The massive market transformation this month that some on Wall Street called a "once in a decade opportunity" might have just been a one-off technical move because of taxes.Marketsread more
The Pentagon will deploy U.S. forces to the Middle East on the heels of the attack on Saudi Arabian oil facilities, United States Secretary of Defense Mark Esper announced...Defenseread more
CNBC did a deep dive through the most recent Wall Street research to find stocks that analysts say are underappreciated.Marketsread more
Shares of MasterCard are up 46% this year, and 1120% since 2011, getting a boost from the strong U.S. consumer.Investingread more
Trade with China is the 'big unknown' for the Federal Reserve as it decides how best to support the U.S. economy, says Council on Foreign Relations Director of International...Futures Nowread more
Lobbying experts said the visit is likely an attempt to be in lawmakers' ears as they consider legislation that would impact Facebook.Technologyread more
Yardeni Research's Edward Yardeni believes the U.S. economy is picking up steam.Trading Nationread more
Iran's audacious drone and cruise missile attack on Saudi Arabia's oil producing facilities has provided a critical test yet for the Trump administration's foreign policy. A...Politicsread more
Chinese trade negotiators suddenly canceled a visit to meet U.S. farmers after they wrapped up trade talks in Washington this week.Marketsread more
Blackstone Executive Vice Chairman Tony James says he's less optimistic now than before that the U.S.-China trade war could be resolved, but even a smaller deal could help...World Economyread more
Amazon has a track record of disrupting other industries, but CNBC's Jim Cramer thinks the e-commerce giant shuold be more worried about a top dog in the world of beauty.
That company is Ulta Beauty, the cosmetics and skincare store chain that has a $20.5 billion market capitalization.
"I think Amazon should be more concerned than Ulta," the "Mad Money" host said.
Shares of Ulta, along with Sally Beauty, dropped last month when the online marketplace announced its own beauty concept for licensed professionals. Because of the news, one Colorado viewer phoned Cramer to ask whether he should sell his stake in Ulta.
Cramer thinks Ulta is in good shape.
"Because [CEO] Mary Dillon runs a tight ship, [is] still putting up stores and [has] the best loyalty program in the world," he said. "So look out Amazon, Ulta is the real deal."
The market "threw us a bit of a curve ball" Tuesday as investors avoided reliable defensive stocks even after Wall Street received critical evidence that the global economy is stumbling, Cramer said.
BASF, the gigantic German chemical manufacturer connected to the semiconductor, autos, pesticides and consumer products industries, revealed Monday that it may need to cut its full-year earnings forecast by 30%. The company blamed low car and crop sales, along with the U.S.-China trade war.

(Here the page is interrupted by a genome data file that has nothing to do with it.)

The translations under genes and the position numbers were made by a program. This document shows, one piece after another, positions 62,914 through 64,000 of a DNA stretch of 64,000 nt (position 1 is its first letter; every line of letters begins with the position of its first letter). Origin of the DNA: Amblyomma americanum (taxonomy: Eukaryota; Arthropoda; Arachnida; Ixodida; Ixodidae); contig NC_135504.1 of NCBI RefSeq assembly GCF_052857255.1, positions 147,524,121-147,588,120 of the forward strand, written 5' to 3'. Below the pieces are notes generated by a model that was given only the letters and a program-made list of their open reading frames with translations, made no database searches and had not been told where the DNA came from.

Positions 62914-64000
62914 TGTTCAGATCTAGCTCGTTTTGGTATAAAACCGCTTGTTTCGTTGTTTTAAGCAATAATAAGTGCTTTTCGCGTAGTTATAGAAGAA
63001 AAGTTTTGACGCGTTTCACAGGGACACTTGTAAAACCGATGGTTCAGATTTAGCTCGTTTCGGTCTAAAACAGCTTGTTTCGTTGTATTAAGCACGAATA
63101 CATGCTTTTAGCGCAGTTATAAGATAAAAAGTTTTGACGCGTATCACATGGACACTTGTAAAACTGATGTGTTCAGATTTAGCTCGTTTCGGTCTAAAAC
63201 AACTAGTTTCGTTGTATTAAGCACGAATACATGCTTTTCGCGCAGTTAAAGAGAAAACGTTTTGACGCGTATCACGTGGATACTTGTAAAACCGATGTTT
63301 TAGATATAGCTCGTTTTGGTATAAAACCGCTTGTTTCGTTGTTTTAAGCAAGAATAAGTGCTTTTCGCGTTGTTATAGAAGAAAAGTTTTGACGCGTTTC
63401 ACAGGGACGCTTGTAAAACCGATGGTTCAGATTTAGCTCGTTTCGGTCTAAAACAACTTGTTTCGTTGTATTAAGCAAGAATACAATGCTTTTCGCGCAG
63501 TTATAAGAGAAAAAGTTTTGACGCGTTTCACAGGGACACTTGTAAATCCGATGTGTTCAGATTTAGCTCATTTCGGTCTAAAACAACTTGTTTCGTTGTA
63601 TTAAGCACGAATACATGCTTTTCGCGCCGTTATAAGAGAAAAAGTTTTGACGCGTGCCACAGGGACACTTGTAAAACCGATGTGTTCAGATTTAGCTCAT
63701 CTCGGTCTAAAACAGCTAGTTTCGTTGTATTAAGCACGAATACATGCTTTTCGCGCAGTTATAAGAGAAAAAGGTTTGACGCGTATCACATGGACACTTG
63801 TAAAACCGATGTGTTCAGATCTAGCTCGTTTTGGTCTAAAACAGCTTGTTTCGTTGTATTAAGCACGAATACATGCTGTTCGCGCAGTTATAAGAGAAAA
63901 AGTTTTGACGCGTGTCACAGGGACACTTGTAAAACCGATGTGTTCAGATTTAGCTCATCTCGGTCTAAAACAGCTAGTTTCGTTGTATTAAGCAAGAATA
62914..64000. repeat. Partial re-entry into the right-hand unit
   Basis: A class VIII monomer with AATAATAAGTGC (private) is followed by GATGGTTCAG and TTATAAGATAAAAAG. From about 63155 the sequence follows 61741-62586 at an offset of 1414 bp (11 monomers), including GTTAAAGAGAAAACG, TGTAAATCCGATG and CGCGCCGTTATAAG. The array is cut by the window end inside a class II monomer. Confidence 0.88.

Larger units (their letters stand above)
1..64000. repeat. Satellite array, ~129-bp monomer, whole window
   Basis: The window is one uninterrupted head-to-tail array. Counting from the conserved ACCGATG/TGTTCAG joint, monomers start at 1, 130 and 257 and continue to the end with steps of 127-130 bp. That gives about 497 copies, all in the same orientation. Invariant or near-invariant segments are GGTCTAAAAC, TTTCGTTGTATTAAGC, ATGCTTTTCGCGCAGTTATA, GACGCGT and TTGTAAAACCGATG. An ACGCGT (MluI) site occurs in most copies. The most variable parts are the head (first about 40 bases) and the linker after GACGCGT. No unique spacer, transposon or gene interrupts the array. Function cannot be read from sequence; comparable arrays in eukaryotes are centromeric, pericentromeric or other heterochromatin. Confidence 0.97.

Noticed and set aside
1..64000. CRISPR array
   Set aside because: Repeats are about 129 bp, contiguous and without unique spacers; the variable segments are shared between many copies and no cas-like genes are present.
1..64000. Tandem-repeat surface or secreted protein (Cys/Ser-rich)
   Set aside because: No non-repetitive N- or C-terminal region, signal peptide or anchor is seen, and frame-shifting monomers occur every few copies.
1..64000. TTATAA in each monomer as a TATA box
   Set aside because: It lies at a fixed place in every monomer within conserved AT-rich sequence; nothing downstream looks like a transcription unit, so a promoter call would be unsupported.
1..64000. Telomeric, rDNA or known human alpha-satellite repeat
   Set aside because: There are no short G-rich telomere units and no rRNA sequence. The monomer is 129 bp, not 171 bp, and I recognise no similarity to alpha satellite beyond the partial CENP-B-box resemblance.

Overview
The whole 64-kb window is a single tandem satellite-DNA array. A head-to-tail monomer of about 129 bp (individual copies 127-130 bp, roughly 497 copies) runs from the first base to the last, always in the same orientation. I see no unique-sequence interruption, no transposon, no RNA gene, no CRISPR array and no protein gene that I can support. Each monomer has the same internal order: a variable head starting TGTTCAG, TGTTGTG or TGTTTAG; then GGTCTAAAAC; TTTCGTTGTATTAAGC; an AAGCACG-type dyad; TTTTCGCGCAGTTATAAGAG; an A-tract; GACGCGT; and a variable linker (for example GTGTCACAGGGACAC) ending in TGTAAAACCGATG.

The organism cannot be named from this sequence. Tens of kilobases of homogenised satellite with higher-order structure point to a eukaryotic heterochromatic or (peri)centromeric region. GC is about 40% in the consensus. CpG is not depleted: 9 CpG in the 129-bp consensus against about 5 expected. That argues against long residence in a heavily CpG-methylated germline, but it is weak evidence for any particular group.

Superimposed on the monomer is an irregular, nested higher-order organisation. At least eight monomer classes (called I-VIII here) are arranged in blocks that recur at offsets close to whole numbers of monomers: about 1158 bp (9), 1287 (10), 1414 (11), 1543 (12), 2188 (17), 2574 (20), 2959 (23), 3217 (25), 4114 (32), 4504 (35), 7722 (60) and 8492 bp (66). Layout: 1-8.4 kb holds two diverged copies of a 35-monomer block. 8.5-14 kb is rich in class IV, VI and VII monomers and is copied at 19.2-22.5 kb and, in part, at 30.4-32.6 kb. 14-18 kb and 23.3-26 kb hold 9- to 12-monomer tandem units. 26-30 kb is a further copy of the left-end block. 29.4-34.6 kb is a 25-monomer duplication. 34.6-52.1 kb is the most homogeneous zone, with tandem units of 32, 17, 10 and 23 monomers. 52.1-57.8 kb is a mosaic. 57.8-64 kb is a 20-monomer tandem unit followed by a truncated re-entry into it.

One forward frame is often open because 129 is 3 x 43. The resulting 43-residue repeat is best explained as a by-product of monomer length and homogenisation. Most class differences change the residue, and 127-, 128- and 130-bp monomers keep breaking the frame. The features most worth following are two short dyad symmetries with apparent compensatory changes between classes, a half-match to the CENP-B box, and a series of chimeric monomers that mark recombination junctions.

Cramer called the dim outlook "a very big deal."
Find out what that means for the rest of the market here
IBM CEO Ginni Rometty told CNBC she expects Red Hat will produce 2% of annual growth for the computer company's top line in coming years.
Red Hat, she said, already has a sizable reach, but not the 175-country operation that IBM maintains.
"We grow by expanding Red Hat that way," Rometty explained to Cramer in an interview, alongside Red Hat CEO Jim Whitehurst. "It really is a play that helps all of IBM, as well as extends what Red Hat's done, and then together we make it even better."
Read more here
Amazon, the most dominant name in shopping and retail, is facing increasing competition from a new breed of niche players in the industry, Cramer said.
Cramer took a look at chart analysis by technician Tim Collins, one of his colleagues at RealMoney.com, to see what's in store for the group of four companies.
"In a retail environment dominated by a handful of players that we all know ... there are smaller operators that we have found ways to like and win with," Cramer said. "The charts, as interpreted by Tim Collins, suggest that all four could have more room to run."
Dive into the chart analysis here
Wex CEO Melissa Smith visited Cramer to discuss the payment solutions her company offers to the commercial and government vehicle fleet industry, and breaks down other industries the firm has exposure to.
Catch the full interview here
In Cramer's lighting round, the "Mad Money" host zips through his thoughts about callers' stock picks of the day.
Nio Inc.: "The thing is so beaten up, anything can bounce. But I have to tell you, I mean, Chinese auto in a market where BASF tells me that Chinese autos is doing badly … you've got to run."
Bank of America: "Bank of America is incredibly cheap. The bank stocks finally look like they've caught a bid. … own Bank of America."
Disclosure: Cramer's charitable trust owns shares of Amazon.